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Valley businesses adapt, survive to 100
Posted at 07:01 PM on Saturday, Jun. 04, 2011
Bethany Clough, Fresno Bee 

In the worst economic downturn since the Great Depression, just staying alive is a challenge for small businesses. But some companies are not only surviving, they’re celebrating a milestone: 100 years in business. 

The Sunnyside Country Club hits the century mark this month and, like most companies its age, it has survived by adapting to a changing marketplace.
New to the club
The newest member of the 100-year club, Sunnyside Country Club, has adapted to some of its toughest challenges in recent years.


As families deal with pay cuts and layoffs, members have cut back on how often they play golf, with some dropping their membership altogether, said Steve Menchinella, general manager for 42 years.


To make up for the drop in revenue, the club has cut expenses and launched an effort to get new members.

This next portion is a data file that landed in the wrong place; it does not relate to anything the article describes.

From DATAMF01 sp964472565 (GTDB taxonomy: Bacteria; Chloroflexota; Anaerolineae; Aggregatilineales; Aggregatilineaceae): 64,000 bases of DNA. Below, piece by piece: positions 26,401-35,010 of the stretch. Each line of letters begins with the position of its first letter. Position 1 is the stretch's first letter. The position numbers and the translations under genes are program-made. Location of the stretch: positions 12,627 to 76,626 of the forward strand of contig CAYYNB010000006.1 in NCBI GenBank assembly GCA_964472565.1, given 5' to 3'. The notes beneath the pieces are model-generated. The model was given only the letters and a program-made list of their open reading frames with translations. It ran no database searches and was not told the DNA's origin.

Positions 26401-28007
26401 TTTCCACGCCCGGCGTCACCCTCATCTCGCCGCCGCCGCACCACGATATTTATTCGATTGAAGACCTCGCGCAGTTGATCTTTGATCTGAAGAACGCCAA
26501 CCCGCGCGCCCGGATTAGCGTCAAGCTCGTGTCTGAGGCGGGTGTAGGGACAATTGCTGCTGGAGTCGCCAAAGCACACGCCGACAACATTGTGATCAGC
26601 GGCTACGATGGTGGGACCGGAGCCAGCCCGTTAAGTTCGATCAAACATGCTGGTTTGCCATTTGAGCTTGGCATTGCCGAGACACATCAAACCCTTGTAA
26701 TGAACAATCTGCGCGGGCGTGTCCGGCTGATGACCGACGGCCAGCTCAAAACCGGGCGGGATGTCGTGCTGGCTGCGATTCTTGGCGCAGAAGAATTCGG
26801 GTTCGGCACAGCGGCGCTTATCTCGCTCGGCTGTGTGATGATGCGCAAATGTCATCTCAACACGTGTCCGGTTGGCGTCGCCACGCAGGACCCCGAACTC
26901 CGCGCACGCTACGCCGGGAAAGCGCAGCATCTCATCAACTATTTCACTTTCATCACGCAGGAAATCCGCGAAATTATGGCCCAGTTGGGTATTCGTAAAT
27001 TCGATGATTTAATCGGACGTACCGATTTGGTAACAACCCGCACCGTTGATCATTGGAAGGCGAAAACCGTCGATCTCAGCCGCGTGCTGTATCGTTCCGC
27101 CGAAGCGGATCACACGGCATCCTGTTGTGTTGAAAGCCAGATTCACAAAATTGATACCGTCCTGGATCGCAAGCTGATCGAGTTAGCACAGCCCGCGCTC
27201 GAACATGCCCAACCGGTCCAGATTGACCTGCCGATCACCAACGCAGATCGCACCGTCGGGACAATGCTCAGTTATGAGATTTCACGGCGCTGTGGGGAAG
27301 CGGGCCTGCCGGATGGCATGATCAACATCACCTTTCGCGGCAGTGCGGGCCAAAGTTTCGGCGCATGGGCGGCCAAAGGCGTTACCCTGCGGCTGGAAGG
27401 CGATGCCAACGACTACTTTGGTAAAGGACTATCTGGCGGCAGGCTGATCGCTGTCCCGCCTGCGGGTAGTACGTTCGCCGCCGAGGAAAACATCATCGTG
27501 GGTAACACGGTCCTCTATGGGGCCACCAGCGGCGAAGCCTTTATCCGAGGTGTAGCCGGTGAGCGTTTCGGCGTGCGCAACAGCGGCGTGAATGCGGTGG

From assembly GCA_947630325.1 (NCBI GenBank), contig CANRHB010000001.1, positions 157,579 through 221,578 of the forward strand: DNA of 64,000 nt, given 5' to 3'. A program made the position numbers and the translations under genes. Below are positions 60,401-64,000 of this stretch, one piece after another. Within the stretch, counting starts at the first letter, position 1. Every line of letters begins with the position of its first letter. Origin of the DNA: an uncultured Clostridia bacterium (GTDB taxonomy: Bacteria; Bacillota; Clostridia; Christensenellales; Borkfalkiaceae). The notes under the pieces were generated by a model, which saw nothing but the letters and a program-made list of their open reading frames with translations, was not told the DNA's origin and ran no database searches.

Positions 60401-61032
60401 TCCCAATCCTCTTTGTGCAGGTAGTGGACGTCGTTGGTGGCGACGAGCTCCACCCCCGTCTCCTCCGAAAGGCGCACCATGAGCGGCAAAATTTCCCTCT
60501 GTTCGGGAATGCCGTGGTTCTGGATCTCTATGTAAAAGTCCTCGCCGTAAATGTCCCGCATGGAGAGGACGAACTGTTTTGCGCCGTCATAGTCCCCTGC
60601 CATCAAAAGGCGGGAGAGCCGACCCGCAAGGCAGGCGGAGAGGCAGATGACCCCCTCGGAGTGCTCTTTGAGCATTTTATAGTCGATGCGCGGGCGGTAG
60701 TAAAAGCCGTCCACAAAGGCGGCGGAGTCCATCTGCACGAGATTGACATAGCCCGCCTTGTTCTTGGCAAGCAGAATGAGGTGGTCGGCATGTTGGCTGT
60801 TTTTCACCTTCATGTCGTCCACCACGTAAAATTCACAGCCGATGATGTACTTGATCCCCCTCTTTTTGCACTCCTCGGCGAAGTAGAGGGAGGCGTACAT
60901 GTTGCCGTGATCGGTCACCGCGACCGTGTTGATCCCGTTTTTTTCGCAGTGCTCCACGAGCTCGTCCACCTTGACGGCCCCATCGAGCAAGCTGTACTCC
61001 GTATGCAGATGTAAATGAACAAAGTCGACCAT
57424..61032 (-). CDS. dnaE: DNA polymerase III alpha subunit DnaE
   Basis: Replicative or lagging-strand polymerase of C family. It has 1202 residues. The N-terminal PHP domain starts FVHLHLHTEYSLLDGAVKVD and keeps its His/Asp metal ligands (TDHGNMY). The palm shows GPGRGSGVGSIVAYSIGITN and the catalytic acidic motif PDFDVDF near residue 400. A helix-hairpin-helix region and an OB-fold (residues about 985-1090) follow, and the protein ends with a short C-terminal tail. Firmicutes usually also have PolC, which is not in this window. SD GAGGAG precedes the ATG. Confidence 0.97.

They’ve laid off employees and shortened the hours the country club pool is open. Even the annual flowers in the gardens get replaced less often, Menchinella said.
The club lowered its upfront fees and created new, less-expensive types of memberships. Fees for social members — who use the pool, tennis courts and clubhouse but don’t golf — were slashed in half.
And they’ve pushed the country club, near Butler and Clovis avenues in Fresno, as a site for weddings and banquets. The increase in those events is helping sustain the business, he said.
The changes have brought in more members, but one thing remains the same, Menchinella said.
“Our No. 1 commodity is the golf course, and we’ve made very little cuts there,” he said.


The recent changes were difficult to swallow, compared to the easy ones made over the past 100 years.


They included going from nine holes to 18, and lengthening the space from the tee to the hole as athletic ability increased, along with technological advancements in golf clubs.
And even though Fresno’s population has steadily moved north since Sunnyside opened, members are still loyal to the club, he said.


“We have such rich traditions people still want to be associated with the oldest club” in the Valley.
►Read the full story here.
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